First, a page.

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Date
February 21, 2012

Dissecting Frogs

Schools are swapping out "real" dissections with virtual ones.
Transcript

Jessica: It can be slimy, smelly and a bit slippery. Yet for many, dissecting a frog in science class is a rite of passage.

“Everyone has done it before us and they’ve talked about it and it’s something you’re excited about and look forward to do.”

Jessica: But could this tradition be in danger? Well, frogs are a type of amphibian and nearly one third of amphibians are on the verge of extinction. That is one of the reasons why organizations like Save the Frogs have created a virtual program that allows students to dissect frogs online. But can virtual dissections replace the real thing?

To find out if students prefer real or virtual dissections, we decided to conduct our own Channel One experiment. We went to St. Clare’s Middle School in Staten Island and met up with science teacher Mary Lee.

How many years have you been doing hands on dissections?

Ms. Lee: Twelve years in the classroom.

Jessica: Twelve years! So, why are you considering changing that?

Ms. Lee:  A few times students have problems with the dissection and sometimes they ask me if they’re hurting the animals. But on the other hand, the students who get involved in dissection, many of them go on into the medical fields. study to become doctor. I feel we are helping humankind in a way if we can get a couple of good surgeons out of the crop of students.

Jessica: Cost is also a factor.

If you did virtual dissections — everything you did was virtual — how much money would you save?

Ms. Lee: We would save hundreds — close to $500 to $1000 I spend every year in real dissections. So, once you have program in place and you buy them and the laptops and tech, that’s a lot of money to save because that’s a one-time cost you never have to pay it again.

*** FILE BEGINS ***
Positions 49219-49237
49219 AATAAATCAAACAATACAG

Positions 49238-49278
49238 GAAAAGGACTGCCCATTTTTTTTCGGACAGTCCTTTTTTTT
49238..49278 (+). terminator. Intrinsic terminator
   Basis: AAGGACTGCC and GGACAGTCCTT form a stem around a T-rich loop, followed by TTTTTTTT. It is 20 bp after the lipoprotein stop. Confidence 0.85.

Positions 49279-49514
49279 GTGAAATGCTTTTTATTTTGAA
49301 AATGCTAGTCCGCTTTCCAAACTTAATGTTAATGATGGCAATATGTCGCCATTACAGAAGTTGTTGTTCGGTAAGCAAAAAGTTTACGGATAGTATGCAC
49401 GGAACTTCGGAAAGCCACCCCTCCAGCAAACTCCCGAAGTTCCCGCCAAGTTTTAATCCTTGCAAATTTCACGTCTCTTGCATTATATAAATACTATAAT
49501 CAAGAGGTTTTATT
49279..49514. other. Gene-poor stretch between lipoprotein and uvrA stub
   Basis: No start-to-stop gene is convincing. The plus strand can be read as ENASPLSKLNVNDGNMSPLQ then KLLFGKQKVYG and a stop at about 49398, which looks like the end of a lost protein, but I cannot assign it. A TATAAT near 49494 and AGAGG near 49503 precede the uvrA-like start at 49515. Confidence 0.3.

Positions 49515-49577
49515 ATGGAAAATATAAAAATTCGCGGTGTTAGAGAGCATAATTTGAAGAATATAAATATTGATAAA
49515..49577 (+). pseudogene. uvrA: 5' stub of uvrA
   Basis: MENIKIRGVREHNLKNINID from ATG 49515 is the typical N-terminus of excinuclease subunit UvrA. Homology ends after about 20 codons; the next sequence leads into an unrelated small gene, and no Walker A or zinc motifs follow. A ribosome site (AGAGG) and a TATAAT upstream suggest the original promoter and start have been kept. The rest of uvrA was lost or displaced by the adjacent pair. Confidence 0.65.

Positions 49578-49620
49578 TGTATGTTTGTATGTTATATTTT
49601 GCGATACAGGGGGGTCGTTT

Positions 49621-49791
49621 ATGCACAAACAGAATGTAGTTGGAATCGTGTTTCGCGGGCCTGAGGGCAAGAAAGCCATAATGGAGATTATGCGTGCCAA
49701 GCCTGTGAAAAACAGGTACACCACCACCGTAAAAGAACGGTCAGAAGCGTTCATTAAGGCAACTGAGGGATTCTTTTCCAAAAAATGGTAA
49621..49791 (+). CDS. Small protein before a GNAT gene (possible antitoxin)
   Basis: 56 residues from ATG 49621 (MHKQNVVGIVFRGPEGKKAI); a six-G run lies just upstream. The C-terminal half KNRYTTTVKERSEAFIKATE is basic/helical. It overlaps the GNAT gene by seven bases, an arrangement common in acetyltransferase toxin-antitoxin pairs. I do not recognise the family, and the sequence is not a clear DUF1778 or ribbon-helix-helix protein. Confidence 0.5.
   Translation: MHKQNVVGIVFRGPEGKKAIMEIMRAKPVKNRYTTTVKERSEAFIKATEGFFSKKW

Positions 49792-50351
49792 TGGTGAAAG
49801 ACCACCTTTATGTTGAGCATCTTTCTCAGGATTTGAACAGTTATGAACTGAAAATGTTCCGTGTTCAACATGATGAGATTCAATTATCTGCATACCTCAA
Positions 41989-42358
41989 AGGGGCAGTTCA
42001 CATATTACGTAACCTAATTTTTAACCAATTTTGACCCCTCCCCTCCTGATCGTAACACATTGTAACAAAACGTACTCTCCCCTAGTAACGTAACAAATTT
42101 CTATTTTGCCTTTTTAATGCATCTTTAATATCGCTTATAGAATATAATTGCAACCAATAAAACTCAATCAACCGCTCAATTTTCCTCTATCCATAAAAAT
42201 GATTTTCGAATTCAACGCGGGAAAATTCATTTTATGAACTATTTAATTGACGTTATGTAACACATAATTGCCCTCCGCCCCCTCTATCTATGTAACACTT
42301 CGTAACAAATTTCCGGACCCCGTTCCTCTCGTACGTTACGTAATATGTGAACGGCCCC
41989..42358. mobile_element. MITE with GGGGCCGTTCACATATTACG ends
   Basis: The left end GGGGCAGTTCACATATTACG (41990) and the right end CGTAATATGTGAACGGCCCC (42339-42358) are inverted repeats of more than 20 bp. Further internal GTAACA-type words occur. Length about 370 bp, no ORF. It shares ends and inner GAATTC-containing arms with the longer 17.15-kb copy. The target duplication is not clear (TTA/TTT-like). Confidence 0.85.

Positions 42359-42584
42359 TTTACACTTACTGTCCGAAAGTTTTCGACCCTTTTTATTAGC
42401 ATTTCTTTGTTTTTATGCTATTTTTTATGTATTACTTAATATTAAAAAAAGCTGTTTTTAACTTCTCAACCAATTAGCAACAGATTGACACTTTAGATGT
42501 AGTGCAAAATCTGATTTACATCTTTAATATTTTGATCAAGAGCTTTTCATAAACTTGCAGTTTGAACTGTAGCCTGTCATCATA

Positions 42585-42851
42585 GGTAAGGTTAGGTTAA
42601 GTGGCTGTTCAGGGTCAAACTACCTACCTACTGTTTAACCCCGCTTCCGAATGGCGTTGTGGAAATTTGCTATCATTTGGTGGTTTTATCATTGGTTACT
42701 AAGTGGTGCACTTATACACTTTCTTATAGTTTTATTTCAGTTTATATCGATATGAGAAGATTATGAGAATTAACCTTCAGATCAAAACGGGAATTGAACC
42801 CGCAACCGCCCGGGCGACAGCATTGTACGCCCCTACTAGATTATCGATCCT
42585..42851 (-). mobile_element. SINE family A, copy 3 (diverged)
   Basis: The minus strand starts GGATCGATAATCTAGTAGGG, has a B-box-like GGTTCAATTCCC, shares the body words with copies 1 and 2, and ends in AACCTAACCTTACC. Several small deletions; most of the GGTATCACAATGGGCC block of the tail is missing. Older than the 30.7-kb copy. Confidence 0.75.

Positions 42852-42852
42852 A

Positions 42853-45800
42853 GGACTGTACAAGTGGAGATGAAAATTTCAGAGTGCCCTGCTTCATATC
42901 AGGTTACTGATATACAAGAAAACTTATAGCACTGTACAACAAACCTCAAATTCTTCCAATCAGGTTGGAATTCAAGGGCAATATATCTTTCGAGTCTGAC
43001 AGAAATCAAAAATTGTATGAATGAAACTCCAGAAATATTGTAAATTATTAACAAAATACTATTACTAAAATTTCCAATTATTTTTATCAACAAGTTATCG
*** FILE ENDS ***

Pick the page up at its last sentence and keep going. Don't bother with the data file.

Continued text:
Jessica: For our experiment, we asked Ms. Lee’s 8th grade class to test out a virtual frog dissection program. Last year, this class dissected real frogs.

This will be the deciding factor. This class our experiment! That’s it. We’re doing an experiment, with or without dissection. It’s a scientific method and the students are part of it.

Ms. Lee: Great! Very exciting!”

Jessica: We’re doing a virtual dissection today of the frog. You are our experimental group. We’re trying to see if virtual dissection should be done in place of real. Let the virtual dissections begin!

“We’re taking out all the parts of the circulatory system and learning about what they do. When we put them back, they’ll give us hints. Sometimes they’ll say, ‘put heart back’ but sometime they say, ‘the part of the system with three chambers.’ That’s the heart, so you put that back.”

“I personally prefer actual dissection because it’s more hands-on and it’s more fun. But this, you learn a lot more than with real dissections.”

Jessica: Jonathan Finazzo was a big fan of the virtual program.

Jonathan Finazzo: If you do it virtually, you’re not killing frogs and you learn much more.”

Jessica: Most students we talked to repeated the same thing. They learned more about organs and the frog’s systems from the virtual dissection because it was interactive. But if they had to choose, they would rather do the real thing.

Raise your hand if you prefer virtual dissection.

Eleven of you.

Now raise your hand if you prefer hands on real dissections.

Twenty-five of you guys like the hands-on dissections and eleven of you like the virtual.

How many would like to do both? The entire class! So, I think you have your answer.

So, are you going to keep the hands-on dissection?

Ms. Lee: Based on what they’re telling me, I say yes. I think I have to continue it. I feel like a real scientist right now experimenting with my children.

Jessica: Experimenting with Channel One!

Jessica Kumari, Channel One News.

Correlations

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